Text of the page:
At the borders where the dominant culture meets minority cultures, the border subject emerges out of the perpetual encounter of the dominant regulatory norms and the minority experience. Whereas at the dominant site the replication of the same is marked by performance, at the border zone the repetition takes place with a difference. The border subject then is the processual subject who must at each moment negotiate difference and whose essence lies in the act of becoming rather than being. The resulting subject is improvisational, always in the process of becoming, always "in the making". It is in the possibility of the performance of the same with difference that the challenges to naturalized dominant social and cultural norms lie.
Border subjects, thus, live in two or more cultures at the same time. This has given rise to the notion of subjectivity defined in terms of multiple subject positions, which is a direct challenge to the earlier formulation of subjectivity as unitary and singular. In Borderlands/La Frontera, Gloria Anzaldua elaborates on this radically new form of subjectivity in terms of the new mestiza which has a "tolerance for contradictions, a tolerance for ambiguity" (70). She envisions the hybrid nature of the subjectivity of the people who live in-between cultures based on race gender, class or sexual orientation. Donna Haraway proposes a new term for hybridity -- "cyborg"--that recognizes the complexity of identity which is never this or that, but constituted of "partial identities" and "contradictory positions."
The postcolonial critique of unitary models of subjectivity reveals that all such models are based on binary thinking that creates categories like self and other, male and female, first world and third world where the first term is always the privileged term. Rejecting binary models, postcolonial theorists describe both subjectivity as well as experience decentered and pluralistic. The electronic media can be used as metaphor for describing what is happening to the culture at large as the Culture (represented by the dominant group) is being displaced by minority cultures which demand recognition of their histories as well as cultural productions. Just as in networked computers diverse, sometimes contradictory information, can exist simultaneously in hypertext format, so it is in culturally diverse societies with different, sometime contradictory narratives. The person's location based on race, class, and gender determines what perspective will be taken.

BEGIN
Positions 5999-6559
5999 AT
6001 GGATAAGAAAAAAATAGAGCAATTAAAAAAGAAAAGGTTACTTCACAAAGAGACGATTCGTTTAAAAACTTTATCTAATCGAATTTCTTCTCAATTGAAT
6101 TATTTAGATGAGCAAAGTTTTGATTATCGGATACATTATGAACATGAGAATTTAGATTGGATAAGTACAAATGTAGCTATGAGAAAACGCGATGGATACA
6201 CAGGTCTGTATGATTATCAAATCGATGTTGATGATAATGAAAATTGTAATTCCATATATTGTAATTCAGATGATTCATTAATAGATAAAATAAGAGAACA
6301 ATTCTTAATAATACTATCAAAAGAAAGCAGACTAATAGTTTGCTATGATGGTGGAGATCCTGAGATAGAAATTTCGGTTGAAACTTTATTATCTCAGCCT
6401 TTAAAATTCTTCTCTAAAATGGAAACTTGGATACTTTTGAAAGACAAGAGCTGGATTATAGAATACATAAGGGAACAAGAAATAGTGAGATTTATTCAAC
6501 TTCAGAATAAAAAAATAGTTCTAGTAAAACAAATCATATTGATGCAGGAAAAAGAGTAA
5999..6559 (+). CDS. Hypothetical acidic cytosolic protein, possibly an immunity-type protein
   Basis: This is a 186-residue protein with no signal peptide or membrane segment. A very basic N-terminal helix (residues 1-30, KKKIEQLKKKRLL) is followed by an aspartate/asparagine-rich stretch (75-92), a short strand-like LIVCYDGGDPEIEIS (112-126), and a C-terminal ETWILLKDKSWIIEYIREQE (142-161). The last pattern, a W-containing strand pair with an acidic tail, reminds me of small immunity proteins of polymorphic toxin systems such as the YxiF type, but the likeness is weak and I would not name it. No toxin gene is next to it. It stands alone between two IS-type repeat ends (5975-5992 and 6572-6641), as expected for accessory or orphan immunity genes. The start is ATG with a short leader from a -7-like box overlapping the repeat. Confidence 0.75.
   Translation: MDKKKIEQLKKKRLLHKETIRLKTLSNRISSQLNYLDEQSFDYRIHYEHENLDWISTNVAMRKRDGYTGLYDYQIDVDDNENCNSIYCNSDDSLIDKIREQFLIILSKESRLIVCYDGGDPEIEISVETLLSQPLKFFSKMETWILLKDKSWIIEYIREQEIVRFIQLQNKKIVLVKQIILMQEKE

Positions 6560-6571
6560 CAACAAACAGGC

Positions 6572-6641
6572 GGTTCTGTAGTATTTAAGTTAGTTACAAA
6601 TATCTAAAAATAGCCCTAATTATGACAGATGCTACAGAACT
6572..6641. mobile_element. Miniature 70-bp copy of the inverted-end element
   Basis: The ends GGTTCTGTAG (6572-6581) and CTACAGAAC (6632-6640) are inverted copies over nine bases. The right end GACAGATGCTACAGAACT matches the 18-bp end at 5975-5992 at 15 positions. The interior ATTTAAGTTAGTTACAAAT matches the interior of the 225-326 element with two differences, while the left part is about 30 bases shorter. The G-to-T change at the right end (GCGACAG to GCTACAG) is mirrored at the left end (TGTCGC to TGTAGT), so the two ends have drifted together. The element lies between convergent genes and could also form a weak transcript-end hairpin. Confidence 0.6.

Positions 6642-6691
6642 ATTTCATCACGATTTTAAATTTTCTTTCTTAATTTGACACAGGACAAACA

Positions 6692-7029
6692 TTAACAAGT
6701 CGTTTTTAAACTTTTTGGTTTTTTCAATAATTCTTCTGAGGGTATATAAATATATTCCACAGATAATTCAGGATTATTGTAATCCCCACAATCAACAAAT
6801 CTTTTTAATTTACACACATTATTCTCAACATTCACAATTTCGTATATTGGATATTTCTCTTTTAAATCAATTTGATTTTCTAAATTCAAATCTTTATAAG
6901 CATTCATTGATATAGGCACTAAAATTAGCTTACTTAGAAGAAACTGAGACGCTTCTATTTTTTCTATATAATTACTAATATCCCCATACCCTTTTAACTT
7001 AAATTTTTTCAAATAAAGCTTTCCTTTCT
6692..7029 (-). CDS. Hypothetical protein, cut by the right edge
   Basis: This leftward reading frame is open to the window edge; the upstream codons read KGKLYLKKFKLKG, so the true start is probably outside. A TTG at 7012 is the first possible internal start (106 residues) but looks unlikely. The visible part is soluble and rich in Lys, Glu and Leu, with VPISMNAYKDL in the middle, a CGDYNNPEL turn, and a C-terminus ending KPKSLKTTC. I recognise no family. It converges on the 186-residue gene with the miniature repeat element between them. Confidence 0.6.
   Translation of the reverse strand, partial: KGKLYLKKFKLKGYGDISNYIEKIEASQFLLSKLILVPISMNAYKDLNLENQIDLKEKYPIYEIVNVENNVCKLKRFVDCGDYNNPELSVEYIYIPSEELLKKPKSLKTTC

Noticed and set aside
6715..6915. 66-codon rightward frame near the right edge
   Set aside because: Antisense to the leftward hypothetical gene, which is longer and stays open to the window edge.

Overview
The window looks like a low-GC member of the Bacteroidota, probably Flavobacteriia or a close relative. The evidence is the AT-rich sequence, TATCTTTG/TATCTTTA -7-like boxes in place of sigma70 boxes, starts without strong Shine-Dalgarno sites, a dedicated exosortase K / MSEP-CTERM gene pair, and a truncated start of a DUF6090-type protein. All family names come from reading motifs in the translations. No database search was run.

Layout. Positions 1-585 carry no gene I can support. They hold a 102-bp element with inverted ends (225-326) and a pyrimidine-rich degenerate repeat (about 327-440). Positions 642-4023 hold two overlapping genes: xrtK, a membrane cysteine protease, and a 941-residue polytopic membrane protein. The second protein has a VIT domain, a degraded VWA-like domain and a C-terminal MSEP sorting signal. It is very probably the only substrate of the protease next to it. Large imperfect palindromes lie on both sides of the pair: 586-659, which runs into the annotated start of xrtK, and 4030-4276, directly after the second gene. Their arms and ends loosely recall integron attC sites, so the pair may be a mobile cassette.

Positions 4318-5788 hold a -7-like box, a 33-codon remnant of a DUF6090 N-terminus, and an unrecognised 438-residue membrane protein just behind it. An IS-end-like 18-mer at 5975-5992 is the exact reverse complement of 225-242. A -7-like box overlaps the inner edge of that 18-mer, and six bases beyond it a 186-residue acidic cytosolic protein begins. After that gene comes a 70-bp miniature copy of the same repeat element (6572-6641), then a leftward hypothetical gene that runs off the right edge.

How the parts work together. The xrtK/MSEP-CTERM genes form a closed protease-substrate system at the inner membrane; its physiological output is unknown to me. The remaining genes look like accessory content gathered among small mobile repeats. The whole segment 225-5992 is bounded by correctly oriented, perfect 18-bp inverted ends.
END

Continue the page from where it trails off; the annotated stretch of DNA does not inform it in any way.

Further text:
The perpetual negotiation of difference that the border subject engages in creates a new space that demands its own aesthetic. This new aesthetic which I term 'hypertext' or 'postcolonial' aesthetic represents the need to switch from the linear, univocal, closed, authoritative aesthetic involving passive encounters characterizing the performance of the same to that of non-linear, multivocal, open, non-hierarchical aesthetic involving active encounters that are marked by repetition of the same with and in difference. The intertextual and interactive hypertext aesthetic is most suited for representing postcolonial cultural experience because it embodies our changed conception of language, space, and time. Language and place are here no longer seen as existing in abstract space and time, but involve a dynamic interaction of history, politics, and culture. In order to escape the homogenizing and universalizing tendency of linear time, time in both postcolonial and hypertextual experience is represented as discontinuous and spatialized. This contemporary topology is thus composed of cracks, in-between spaces, gaps where linearity and homogeneity are rejected in favor of heterogeneity and discontinuity. Artists of both print and electronic media use strategies of disruption and discontinuity to create visual and textual narratives that are multilinear and where meaning does not lie in the tracing of one narrative trajectory, but rather in the relationship that various tracings forge with one other. Shelley Jackson's Patchwork Girl in the electronic medium and Leslie Silko's The Storyteller, Ceremony, and Almanac of the Dead in the print medium, use similar strategies to represent the multidimensionality of hypertextual/postcolonial subjectivity. The materiality of bodies and the object world are transformed in hypertextual and postcolonial cultural productions into an aesthetic act which is intertextual and where text and reader occupy the in-between space of interaction. The unitary subject of the modernist era is thus transformed into the nomadic subject no longer passively contemplating the artist's expression but actively involved in shaping her experience.
I will present major themes of the two discourses of hypertextuality and postcolonialism in a hypertextual manner, tracing five threads as they come together, separate, only to join once again in a wide spiral of cross connections that unravel hypertext aesthetic as the basis of both the hypertext and postcolonial discourse. As I do that, I would also set the hypertext aesthetic in dialogue with the print aesthetic and the centered closed self that the latter embodies.